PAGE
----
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J Immunol. 2010 Mar 1;184(5):2693-701. doi: 10.4049/jimmunol.0901362. Epub 2010 Feb 1.

Intrahepatic IL-10 maintains NKG2A+Ly49- liver NK cells in a functionally hyporesponsive state.

Author information

  • 1Beirne B. Carter Center for Immunology Research, Department ofMicrobiology, University of Virginia, Charlottesville, VA 22908, USA.

Abstract

The tolerogenic nature of the liver allows daily exposure to gut-derived foreign Ags without causing inflammation, but it may facilitate persistent infection in the liver. NK cells play a central role in innate immunity, as well as in shaping the adaptive immune response. We hypothesized that the naive mouse liver maintains intrahepatic NK cells in a functionally hyporesponsive state. Compared with splenic NK cells, liver NK cells displayed a dampened IFN-gamma response to IL-12/IL-18 stimulation. Importantly, the liver contains a significant population of functionally hyporesponsive NK cells that express high levels of the inhibitory receptor NKG2A and lack expression of MHC class I-binding Ly49 receptors. Adoptively transferred splenic NK cells that migrate to the liver displayed phenotypic and functional changes, suggesting that the liver environment modifies NK cell receptor expression and functional responsiveness. Notably, IL-10 is present at high levels within the liver, and in vivo blockade of IL-10R resulted in a decreased percentage of intrahepatic NKG2A(+)Ly49(-) NK cells. These data suggest that the liver environment regulates NK cell receptor expression and that IL-10 contributes to the regulation of liver NK cells, in part, by maintaining a greater percentage of the hyporesponsive NKG2A(+)Ly49(-) NK cells in the liver.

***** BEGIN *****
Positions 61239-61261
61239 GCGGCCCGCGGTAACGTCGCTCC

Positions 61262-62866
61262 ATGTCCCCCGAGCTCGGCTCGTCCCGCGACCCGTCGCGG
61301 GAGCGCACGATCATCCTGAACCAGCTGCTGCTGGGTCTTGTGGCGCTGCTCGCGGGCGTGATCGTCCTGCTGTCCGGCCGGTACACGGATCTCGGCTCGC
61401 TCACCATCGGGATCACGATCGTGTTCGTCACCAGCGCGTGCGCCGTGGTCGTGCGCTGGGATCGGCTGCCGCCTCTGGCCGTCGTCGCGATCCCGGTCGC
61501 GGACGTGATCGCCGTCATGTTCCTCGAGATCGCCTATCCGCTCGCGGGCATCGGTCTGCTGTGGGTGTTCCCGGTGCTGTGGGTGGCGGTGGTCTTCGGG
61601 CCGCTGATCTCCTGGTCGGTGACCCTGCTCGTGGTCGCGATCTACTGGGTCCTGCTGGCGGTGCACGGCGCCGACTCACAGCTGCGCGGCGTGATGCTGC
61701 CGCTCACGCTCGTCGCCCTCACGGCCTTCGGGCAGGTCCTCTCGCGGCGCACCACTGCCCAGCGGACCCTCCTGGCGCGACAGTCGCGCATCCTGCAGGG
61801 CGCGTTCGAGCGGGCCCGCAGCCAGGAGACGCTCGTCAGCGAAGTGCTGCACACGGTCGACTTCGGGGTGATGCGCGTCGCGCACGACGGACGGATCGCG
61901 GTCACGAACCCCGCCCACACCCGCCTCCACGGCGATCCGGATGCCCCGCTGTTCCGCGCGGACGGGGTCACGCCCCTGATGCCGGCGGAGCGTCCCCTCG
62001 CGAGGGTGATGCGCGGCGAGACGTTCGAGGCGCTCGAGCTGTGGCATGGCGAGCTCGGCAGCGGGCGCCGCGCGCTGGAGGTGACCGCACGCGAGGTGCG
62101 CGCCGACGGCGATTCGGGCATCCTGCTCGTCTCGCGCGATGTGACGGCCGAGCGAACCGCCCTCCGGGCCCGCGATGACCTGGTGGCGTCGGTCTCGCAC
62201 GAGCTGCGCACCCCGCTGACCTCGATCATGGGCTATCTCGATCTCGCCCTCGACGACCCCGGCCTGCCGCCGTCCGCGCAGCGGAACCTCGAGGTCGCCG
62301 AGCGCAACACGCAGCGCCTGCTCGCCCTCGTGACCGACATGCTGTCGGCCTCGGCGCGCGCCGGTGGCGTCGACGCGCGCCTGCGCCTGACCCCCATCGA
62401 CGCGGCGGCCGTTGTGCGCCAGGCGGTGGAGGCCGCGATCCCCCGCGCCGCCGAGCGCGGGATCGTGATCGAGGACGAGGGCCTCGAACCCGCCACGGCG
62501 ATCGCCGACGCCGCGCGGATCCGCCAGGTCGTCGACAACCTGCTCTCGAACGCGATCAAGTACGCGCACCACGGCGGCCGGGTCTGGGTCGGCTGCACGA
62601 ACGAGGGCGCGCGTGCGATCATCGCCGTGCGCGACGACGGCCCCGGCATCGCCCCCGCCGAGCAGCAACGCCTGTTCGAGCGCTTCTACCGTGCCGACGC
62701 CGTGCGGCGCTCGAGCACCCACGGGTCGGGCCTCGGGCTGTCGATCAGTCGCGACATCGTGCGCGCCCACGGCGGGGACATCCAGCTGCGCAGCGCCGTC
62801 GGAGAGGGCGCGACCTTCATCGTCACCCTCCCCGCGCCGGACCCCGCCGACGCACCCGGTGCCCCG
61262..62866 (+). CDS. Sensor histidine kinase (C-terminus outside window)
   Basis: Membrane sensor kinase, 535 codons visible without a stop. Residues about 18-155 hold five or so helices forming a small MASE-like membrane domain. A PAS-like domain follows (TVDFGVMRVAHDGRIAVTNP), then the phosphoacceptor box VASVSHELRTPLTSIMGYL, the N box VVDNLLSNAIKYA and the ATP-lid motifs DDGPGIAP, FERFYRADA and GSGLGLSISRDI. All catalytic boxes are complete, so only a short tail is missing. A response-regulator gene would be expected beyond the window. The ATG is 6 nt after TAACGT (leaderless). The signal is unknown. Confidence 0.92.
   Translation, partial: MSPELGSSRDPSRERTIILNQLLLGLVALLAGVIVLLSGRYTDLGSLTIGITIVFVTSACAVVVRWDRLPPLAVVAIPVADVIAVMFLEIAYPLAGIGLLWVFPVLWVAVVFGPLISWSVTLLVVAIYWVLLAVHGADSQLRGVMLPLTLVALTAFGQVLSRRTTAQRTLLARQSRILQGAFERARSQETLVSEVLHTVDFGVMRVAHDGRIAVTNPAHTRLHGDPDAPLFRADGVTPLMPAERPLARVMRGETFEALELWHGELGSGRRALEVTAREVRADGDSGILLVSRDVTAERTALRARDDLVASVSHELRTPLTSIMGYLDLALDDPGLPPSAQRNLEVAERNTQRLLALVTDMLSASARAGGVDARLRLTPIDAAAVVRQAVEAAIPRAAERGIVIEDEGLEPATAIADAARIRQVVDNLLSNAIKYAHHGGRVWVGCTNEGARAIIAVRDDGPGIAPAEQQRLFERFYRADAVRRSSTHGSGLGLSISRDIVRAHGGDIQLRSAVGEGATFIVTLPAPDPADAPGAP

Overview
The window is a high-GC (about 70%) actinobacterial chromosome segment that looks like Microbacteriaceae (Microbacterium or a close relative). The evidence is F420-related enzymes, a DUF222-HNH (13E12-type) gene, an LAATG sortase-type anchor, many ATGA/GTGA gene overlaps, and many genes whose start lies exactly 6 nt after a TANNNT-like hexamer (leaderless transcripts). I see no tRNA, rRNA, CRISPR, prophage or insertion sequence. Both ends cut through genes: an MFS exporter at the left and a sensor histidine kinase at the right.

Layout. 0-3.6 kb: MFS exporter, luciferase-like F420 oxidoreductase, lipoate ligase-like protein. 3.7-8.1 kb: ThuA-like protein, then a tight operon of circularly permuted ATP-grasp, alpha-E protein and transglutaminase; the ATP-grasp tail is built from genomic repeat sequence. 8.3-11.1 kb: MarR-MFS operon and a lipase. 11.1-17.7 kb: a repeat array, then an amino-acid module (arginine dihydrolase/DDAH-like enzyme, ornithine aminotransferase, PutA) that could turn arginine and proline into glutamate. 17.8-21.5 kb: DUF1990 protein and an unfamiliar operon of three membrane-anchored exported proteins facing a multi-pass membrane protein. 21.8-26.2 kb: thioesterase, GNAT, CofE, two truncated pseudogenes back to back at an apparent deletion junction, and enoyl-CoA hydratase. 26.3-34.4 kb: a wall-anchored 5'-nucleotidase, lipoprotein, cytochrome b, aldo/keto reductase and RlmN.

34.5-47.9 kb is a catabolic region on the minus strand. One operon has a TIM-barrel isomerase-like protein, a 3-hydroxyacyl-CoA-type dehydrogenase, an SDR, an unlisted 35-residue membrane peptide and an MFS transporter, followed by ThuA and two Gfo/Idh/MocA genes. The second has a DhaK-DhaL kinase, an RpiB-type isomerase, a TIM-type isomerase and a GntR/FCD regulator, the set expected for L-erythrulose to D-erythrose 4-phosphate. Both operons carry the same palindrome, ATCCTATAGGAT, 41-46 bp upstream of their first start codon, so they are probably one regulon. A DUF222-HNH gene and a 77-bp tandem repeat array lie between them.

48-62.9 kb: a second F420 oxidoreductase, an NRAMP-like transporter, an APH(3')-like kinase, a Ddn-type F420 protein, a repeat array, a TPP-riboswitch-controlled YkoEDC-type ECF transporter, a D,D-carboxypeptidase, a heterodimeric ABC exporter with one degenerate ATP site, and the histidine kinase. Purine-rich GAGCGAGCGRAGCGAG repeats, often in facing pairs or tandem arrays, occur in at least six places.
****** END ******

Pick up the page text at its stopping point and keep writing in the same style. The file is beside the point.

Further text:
PMID:
20124099
[PubMed - indexed for MEDLINE]
PMCID:
PMC2885840
Free PMC Article

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